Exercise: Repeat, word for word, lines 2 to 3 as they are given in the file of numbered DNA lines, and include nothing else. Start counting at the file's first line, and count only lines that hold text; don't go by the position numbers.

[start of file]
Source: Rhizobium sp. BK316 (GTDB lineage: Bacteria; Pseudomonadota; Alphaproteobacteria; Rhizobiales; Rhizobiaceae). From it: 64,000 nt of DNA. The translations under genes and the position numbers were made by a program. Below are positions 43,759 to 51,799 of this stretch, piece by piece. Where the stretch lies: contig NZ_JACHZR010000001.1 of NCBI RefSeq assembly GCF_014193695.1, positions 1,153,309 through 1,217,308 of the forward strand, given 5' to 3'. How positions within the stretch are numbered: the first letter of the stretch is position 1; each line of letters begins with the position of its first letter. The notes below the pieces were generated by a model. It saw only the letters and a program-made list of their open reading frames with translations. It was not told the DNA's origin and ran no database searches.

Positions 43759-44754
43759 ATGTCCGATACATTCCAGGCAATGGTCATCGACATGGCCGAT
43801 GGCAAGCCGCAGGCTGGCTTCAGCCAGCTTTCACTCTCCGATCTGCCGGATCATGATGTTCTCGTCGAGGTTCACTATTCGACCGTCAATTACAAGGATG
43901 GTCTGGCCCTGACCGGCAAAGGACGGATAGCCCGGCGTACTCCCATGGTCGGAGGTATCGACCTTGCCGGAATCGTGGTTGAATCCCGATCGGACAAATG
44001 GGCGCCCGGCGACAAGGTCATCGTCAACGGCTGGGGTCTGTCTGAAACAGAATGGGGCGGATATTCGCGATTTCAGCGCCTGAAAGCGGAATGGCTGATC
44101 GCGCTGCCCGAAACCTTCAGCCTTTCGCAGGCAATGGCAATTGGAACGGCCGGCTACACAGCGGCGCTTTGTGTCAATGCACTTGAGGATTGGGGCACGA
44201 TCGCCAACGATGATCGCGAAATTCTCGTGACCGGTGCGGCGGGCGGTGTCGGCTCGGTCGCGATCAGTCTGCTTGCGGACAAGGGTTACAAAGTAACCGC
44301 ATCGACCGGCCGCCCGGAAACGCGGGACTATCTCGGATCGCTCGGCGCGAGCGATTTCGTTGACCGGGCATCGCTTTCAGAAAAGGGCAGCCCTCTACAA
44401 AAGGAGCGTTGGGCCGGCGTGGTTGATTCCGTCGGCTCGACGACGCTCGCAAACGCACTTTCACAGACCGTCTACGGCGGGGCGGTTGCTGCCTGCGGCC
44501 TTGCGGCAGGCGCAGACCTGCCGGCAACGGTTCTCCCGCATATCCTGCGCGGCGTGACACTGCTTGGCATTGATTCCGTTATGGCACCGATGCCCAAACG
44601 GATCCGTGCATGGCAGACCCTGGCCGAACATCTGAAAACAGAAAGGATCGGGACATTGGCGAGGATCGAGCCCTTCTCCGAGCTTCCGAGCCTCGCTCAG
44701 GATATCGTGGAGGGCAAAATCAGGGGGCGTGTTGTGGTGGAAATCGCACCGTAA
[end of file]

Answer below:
Positions 43759-44754
43759 ATGTCCGATACATTCCAGGCAATGGTCATCGACATGGCCGAT